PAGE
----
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I'm ambivalent about this one and seek guidance:

Let's say you have some service account user seats in your org and multiple people need to occasionally login to these. Let's further say that Login As is not available. With MFA, how do you have multiple people be able to login to that account given that MFA is tied to a device?

Now, per the SFDC MFA FAQ

Some of our users share a single Salesforce account. How can we implement MFA?

Salesforce prohibits sharing user credentials with multiple users. Before you can satisfy the MFA requirement, you need to resolve any shared accounts or credentials that are in use. This practice is incompatible with MFA because each user must register and connect a unique verification method to their Salesforce account before they can log in. If multiple users are sharing a single account, only one person will be able to log in to that account after MFA is enabled.

Now there is a solution for this (discovered in the SFDC MFA Community) that I have proven to work and I'm tempted to post the Q&A for this in StackExchange.

Since the solution should apply to service accounts (like say, the user seat assigned to case automation, data migration, designated platform event context user, etc) it doesn't seem like this violates the spirit of the 1 person - 1 SFDC user Terms of Service (after all, these service accounts are consuming SFDC seats at incremental cost).

But the same solution could be hijacked by multiple real humans sharing a single SFDC user seat.

Hence my ambivalence.

Of course, information wants to be free

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  • I am going to recuse myself on this one because I am a Salesforce employee. I will defer to Adrian, Matt, and the rest of the community.
    – David Reed Mod
    Jan 14 at 0:09
  • 1
    I don't totally follow what the question nor answer is. However, if you properly qualify your findings that anyone seeking to implement them should consume responsibly and consult their own legal team, I fail to see the harm.
    – Adrian Larson Mod
    Jan 14 at 4:54
  • Personally... I would post it, it's not like it's a security bug that you are exposing.. license abuse has been going on since the start of SF, and would not stop with MFA... Jan 14 at 11:25
  • I am okay with posting it because when I discussed the steps with other colleagues it seemed to be very commonly known. The information/truth is already out there. It's not exactly hacking, though, it's just that someone researched the available configuration options on login screens and got it to work.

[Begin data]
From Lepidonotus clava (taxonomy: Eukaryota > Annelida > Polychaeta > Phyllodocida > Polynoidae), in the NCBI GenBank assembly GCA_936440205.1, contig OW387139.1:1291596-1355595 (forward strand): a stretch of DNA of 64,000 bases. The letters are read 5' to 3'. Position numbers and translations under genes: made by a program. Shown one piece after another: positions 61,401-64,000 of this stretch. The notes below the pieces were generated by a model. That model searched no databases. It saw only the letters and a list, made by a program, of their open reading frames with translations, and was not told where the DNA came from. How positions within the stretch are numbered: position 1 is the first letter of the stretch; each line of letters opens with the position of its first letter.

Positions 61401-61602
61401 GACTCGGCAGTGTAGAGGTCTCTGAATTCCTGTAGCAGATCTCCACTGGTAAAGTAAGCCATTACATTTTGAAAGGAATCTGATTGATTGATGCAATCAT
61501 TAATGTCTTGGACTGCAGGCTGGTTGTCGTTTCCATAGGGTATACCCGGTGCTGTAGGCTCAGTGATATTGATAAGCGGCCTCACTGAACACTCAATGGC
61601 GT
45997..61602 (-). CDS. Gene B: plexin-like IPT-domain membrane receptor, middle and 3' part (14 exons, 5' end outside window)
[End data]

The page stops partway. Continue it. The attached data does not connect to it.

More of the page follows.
– Jay Kilian
    Jan 14 at 21:41
  • Honestly this topic doesn't seem any more controversial than the Queueable/@future chain breaking pattern. Difference being, you only committed that to a Comment, which is less permanent than in a Question/Answer. IANAL, but it seems like it's just a judgment call on your part.
    – Adrian Larson Mod
    Jan 20 at 18:40

1 Answer 1

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A Service User, by definition, is a MSA violation. After all, that user is connected to another service that almost certainly has more than one user. Even Salesforce has a Service User concept across orgs, the Salesforce-to-Salesforce feature. If you just read the MSA, S2S seems like it must be a violation, and yet it is something we were given. Also, I haven't worked for any decently-sized org that doesn't have at least one Service User that would be in violation of the MSA. They are incredibly useful for their purpose.

Salesforce.com isn't worried about the "occasional" extra access on a user. The MSA is meant to provide a way to recover commensurate compensation for organizations that are willfully trying to minimize their contract costs by having too many people use too few user accounts on a regular basis. The occasional excursion you've described is a violation of the letter of the MSA, but not the spirit of the MSA. If I saw your question, and decided to answer, I would make every possible attempt to provide the best solution, but with a disclaimer that it should only be used for legitimate purposes, because the MSA is very clear on the potential consequences.

Also, in general, I agree that information wants to be free. Knowledge is a tool, and as such, can be used for good and bad. The understanding of nuclear physics gave us the hydrogen bomb, nuclear reactors, life-saving cancer treatments, and even smoke detectors. All of these inventions, and more, were inevitable once we found out what radioactivity was. Being able to have multiple users log in to a single user account, for specific purposes, is a useful feature, but also not without risks.

At minimum, I would agree with the various comments on your question. You should definitely ask it. The worst-case scenario is that it will be closed/deleted, and that's about it. Anyone who uses the information provided in an attempt to willfully violate the spirit of the MSA will typically be found out and punished harshly. Salesforce.com doesn't post how regularly this happens, as far as I can tell, but I'm pretty sure sanctions are few. The potential benefits appear to outweigh the actual risks here.

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